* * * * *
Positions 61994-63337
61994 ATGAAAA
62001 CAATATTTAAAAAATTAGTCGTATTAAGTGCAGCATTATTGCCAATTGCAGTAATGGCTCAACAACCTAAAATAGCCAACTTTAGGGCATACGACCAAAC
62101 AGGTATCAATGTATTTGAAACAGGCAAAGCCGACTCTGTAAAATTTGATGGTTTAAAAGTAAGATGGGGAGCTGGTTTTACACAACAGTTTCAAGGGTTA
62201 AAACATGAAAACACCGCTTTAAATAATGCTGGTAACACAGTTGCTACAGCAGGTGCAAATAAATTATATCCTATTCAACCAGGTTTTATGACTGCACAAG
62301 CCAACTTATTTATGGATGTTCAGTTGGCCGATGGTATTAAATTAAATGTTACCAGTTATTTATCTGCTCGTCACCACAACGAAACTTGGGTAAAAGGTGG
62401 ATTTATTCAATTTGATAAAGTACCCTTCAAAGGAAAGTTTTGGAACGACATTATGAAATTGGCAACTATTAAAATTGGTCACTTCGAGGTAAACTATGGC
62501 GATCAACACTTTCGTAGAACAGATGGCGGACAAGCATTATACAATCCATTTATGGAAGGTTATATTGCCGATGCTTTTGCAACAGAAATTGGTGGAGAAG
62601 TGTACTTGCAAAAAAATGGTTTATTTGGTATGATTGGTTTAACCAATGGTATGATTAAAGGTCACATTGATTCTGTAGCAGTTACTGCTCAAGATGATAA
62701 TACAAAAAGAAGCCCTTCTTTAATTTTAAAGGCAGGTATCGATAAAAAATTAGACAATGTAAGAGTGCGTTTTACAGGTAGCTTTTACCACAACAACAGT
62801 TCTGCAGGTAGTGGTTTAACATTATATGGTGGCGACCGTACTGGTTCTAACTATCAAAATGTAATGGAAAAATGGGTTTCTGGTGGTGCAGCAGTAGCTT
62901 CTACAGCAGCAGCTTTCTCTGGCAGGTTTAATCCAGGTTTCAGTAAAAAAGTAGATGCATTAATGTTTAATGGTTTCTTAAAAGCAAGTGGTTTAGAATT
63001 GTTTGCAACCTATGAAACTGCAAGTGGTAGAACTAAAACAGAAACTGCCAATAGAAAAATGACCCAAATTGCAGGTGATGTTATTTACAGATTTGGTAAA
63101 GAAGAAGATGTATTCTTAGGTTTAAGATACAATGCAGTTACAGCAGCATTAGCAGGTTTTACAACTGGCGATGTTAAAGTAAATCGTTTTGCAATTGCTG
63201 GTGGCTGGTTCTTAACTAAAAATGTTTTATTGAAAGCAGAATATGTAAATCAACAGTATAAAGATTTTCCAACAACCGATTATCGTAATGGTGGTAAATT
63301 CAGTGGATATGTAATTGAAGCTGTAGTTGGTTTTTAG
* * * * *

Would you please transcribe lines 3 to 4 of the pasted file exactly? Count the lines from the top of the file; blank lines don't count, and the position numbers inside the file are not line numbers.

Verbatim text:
62001 CAATATTTAAAAAATTAGTCGTATTAAGTGCAGCATTATTGCCAATTGCAGTAATGGCTCAACAACCTAAAATAGCCAACTTTAGGGCATACGACCAAAC
62101 AGGTATCAATGTATTTGAAACAGGCAAAGCCGACTCTGTAAAATTTGATGGTTTAAAAGTAAGATGGGGAGCTGGTTTTACACAACAGTTTCAAGGGTTA